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Dilettante or Icon?

by Douglas M. Bennett, Donizetti Society, Newsletter 85, February 2002.

What is drawing me to travel to the high Franche-Comte in February? Those that know me will expect to hear of at least a rare stage outing by Gerard Depardieu, or an encounter with Carole Bouquet. They’d be wrong! If you opted for an almost forgotten amateur female composer and her French Grand Opera, barely heard of since its unsuccessful run at the Paris Opéra in 1836, you’d be on the mark.

But, what are we to make of a woman composer from the early 19th Century, whose well-connected journalistic pedigree gained her access to musical opportunities that others couldn’t get, and who, by the age of 31 had had 5 operas staged; yet after that age (she reached the age of 72) published only one set of piano pieces? Is she a valid feminist Icon or just a child of her time (grasping artistic glory by whatever means in the midst of the roller coaster ride of France, and particularly Paris, in a series of experiments with democracy and autocracy in almost equal doses that sowed the seeds of modern media-led government)?

Even allowing for some alleged early efforts at painting and her later two volumes of poetry, the label ‘renaissance woman’ would seem an exaggeration without substantial further evidence. It would be easy to be dismissive, but Berlioz was impressed by (but mildly critical of) her music, and he usually resisted bending his knee even under financial pressure (he was resident critic on Bertin père’s Journal des Débats). He commented on extreme irregularity of phrasing and heavy orchestration, both characteristics with which he was prepared to flirt in his own music. A modern audience with more jaded ears and none of the political baggage of 1836 should find nothing to offend.

To judge for oneself as a listener is not easy (it took some effort for me to hear the one work of Louise Bertin that has made it to the record catalogue; a Lullaby, recorded in 1956 by Suzanne Danco). What I found was the most substantial contribution—poem and music—to an album assembled by Rossini for a private purpose (a gift to a Mlle Louise Carlier in March 1835 aimed, probably, to curry favour with her impresario father). The music itself is in an effective contrasting ABA form with the irregular phrase lengths observed by Berlioz. What is more surprising is the awkward word-setting that inhibits textual meaning—not an endearing quality in an opera composer unless the music amply transcends the words. On this limited evidence the term ‘dilettante’ would seem to adequately cover her music leaving only her operatic achievements to stand further examination. And that brings us neatly to La Esmeralda, her last opera, the failure of which put her off public exposure of her talent for the rest of her life.

Because La Esmeralda was Victor Hugo’s only operatic collaboration it gets referred to (usually, as in Anselm Gerhard’s book The Urbanisation of Opera without any direct musical references or quotations). In 2002 Besançon, Hugo’s birthplace, is incorporating a rare outing for at least part of the music of La Esmeralda in their celebrations of the 200th anniversary of his birth. That the failure of the opera (Marie Falcon was forced to retreat from the stage during the 6th performance) was the result of a conspiracy of the claque probably aimed at Mlle Bertin’s father rather than at the opera itself raises the faint hope that an undiscovered masterpiece lurks here.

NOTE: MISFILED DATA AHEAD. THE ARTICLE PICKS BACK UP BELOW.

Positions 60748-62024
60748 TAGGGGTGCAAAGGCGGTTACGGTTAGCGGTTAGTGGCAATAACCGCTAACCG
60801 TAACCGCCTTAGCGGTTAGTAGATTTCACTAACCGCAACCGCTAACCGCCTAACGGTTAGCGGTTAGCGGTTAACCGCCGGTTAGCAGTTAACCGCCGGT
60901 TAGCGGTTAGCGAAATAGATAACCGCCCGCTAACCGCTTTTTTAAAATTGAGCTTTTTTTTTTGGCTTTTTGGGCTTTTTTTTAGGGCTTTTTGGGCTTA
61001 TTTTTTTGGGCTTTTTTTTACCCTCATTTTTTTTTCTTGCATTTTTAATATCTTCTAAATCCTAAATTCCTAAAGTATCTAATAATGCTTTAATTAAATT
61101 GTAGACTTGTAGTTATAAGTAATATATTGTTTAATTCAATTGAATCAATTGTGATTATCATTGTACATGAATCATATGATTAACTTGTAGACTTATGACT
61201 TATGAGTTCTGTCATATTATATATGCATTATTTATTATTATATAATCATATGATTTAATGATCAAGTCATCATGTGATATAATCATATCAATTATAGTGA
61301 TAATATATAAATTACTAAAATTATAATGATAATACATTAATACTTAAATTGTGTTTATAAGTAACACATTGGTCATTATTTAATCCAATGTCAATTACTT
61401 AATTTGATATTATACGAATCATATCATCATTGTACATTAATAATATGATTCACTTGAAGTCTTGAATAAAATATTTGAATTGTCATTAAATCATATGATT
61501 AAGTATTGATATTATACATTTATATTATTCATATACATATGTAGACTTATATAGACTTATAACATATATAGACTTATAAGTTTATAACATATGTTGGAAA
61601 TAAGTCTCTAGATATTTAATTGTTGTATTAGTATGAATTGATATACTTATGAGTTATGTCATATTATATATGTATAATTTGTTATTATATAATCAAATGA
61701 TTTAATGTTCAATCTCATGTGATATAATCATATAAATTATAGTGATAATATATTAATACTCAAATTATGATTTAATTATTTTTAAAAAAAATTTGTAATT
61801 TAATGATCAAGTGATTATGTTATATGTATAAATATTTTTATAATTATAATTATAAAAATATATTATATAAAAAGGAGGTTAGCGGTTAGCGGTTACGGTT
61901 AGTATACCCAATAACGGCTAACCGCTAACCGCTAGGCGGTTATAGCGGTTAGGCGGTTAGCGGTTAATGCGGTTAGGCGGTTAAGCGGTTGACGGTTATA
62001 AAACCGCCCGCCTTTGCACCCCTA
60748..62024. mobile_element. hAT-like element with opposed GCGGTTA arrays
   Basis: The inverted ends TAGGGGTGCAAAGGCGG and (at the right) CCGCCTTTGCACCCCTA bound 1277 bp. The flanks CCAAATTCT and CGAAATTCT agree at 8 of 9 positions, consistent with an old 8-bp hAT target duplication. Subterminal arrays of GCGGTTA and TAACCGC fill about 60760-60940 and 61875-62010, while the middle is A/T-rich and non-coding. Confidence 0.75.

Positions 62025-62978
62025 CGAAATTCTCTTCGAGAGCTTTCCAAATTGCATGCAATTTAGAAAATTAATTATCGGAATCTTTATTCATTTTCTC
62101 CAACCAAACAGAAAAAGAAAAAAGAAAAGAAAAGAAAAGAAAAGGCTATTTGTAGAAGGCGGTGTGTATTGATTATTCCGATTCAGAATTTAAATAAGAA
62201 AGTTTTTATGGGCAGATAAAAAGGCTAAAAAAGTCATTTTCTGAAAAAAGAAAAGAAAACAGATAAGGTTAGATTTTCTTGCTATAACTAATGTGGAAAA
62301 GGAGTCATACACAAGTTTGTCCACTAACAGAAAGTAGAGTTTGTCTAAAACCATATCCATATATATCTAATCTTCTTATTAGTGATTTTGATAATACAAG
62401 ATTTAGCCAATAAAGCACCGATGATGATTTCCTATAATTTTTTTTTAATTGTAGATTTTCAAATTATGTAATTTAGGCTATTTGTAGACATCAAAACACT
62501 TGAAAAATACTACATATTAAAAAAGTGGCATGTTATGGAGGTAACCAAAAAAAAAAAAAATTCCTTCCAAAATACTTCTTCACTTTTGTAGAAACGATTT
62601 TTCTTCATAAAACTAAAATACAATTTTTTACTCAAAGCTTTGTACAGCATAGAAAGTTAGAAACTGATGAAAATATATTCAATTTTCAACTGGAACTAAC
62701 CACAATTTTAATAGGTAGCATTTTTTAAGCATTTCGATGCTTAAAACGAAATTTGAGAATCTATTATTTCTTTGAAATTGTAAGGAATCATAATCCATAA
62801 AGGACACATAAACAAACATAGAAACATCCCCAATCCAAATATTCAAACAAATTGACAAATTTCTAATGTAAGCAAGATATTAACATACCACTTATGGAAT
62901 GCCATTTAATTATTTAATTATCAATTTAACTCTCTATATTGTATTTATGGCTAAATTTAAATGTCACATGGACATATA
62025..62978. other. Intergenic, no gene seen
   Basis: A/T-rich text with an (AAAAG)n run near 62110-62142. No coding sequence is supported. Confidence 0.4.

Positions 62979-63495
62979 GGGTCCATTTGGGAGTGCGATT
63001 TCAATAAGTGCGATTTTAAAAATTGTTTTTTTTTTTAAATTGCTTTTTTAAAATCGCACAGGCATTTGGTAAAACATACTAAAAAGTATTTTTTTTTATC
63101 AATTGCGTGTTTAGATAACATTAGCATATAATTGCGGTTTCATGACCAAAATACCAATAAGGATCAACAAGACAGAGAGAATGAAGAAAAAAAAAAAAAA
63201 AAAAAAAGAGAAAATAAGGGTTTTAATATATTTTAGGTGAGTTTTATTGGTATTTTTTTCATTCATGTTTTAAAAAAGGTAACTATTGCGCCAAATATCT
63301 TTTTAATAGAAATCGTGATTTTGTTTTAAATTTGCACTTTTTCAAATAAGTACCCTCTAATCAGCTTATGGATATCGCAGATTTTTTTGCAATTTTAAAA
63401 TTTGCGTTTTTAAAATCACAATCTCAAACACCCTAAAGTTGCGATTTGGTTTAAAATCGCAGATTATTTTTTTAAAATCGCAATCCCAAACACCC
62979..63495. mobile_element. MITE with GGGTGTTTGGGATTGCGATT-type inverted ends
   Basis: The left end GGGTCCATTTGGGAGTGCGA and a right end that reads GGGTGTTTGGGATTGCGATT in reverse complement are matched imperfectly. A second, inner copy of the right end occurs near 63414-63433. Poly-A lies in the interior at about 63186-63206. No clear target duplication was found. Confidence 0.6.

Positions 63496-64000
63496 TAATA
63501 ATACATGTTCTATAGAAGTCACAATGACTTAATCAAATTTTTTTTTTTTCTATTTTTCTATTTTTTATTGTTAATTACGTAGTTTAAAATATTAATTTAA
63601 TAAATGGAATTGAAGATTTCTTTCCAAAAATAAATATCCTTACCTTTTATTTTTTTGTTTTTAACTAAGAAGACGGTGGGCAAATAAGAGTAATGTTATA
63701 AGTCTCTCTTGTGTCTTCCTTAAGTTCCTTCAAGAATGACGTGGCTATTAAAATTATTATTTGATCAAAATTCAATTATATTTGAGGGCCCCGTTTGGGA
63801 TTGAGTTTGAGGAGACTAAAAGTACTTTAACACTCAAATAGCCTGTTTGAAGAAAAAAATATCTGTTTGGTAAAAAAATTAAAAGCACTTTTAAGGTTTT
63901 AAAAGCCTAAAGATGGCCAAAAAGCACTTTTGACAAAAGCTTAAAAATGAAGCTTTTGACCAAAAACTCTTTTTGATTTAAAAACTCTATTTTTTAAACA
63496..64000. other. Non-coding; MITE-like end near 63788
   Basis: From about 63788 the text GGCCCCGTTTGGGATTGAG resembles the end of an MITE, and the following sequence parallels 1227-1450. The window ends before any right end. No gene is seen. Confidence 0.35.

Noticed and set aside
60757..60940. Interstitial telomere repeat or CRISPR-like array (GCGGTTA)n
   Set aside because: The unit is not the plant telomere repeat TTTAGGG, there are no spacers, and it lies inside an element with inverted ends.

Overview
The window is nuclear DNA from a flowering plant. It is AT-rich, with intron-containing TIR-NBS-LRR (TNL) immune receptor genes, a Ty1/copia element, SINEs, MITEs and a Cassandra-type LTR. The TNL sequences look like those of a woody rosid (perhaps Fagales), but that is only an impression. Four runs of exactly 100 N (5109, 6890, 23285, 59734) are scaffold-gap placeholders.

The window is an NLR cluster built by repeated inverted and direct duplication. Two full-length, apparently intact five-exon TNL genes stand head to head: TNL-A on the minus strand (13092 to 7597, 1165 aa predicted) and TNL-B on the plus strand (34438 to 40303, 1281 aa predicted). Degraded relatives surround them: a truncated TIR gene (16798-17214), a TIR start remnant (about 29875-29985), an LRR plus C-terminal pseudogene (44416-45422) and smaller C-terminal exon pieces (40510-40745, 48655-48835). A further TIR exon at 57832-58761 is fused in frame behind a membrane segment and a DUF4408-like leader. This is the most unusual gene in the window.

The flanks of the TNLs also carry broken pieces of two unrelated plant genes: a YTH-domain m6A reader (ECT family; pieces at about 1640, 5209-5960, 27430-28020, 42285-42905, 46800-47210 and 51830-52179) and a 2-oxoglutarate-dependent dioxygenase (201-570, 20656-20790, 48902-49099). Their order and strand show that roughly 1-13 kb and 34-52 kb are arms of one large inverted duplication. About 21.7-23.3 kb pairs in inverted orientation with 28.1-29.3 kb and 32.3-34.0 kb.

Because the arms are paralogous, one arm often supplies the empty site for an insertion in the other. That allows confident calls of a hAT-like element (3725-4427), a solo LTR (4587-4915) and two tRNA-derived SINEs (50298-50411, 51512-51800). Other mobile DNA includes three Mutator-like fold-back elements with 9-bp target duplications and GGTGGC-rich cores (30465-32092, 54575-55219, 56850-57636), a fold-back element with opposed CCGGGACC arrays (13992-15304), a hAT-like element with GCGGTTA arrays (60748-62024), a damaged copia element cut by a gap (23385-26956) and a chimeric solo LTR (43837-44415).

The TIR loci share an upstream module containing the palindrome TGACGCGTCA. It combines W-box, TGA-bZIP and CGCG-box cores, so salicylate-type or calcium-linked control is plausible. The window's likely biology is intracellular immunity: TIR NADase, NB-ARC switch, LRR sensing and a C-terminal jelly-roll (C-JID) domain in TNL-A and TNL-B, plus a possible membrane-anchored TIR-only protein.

The format of the Besançon performance sounds promising. It is to be a staging of an imaginary recital of excerpts supposedly as performed in a château in the Bertins’ home town of les Roches in 1835 to an audience including Rossini, Liszt (who made the piano reduction published in 1838) and, of course, Berlioz. Why not Donizetti, one might ask?—and the answer is that in1835 he was more of an outsider than Bellini, who as an Italian was not in this very French get-together. The focus on the salon context rather than on the music (or dramatic staging) should pinpoint the historical importance of the work without risking the whole revival on the work’s more doubtful dramatic and musical credentials.

I shall end on a dottily romantic note, thus risking my credibility in our image obsessed age. There is only one surviving picture of Mlle Bertin, an engraving by M Delvaux based on a lost portrait drawing by Ingres. The lost drawing was always in the ownership of the subject lady herself, so its disappearance must be considered ‘suspicious’. The engraved image (reproduced on postage stamp scale in the New Grove Dictionary of Women Composers) is an unflattering thing to say the least. It would be fair to assume that the Ingres portrait would have been more skillfully accurate and more subtle in its technique (but perhaps still insufficiently flattering!)


Hypothetical picture of Bertin


To get me in the right mood for my coming visit to Besançon I need a more romantic image of the lady in question, and for lack of any other source I have to rely on my own efforts, which I offer to you, dear reader, as a final part of this ‘taster’ for the coming fascinating event.

Not quite Mlle Bouquet, but a fascinatingly enigmatic smile that may reveal its secret on 19th February in Besançon.

I shall report my reaction to you in due course (see Newsletter 86).


(Please note that in 2008, the Orchestre National de Montpellier Languedoc-Roussillon under Lawrence Foster  recorded the opera on Accord CD 4802341.   A review can be found here.)





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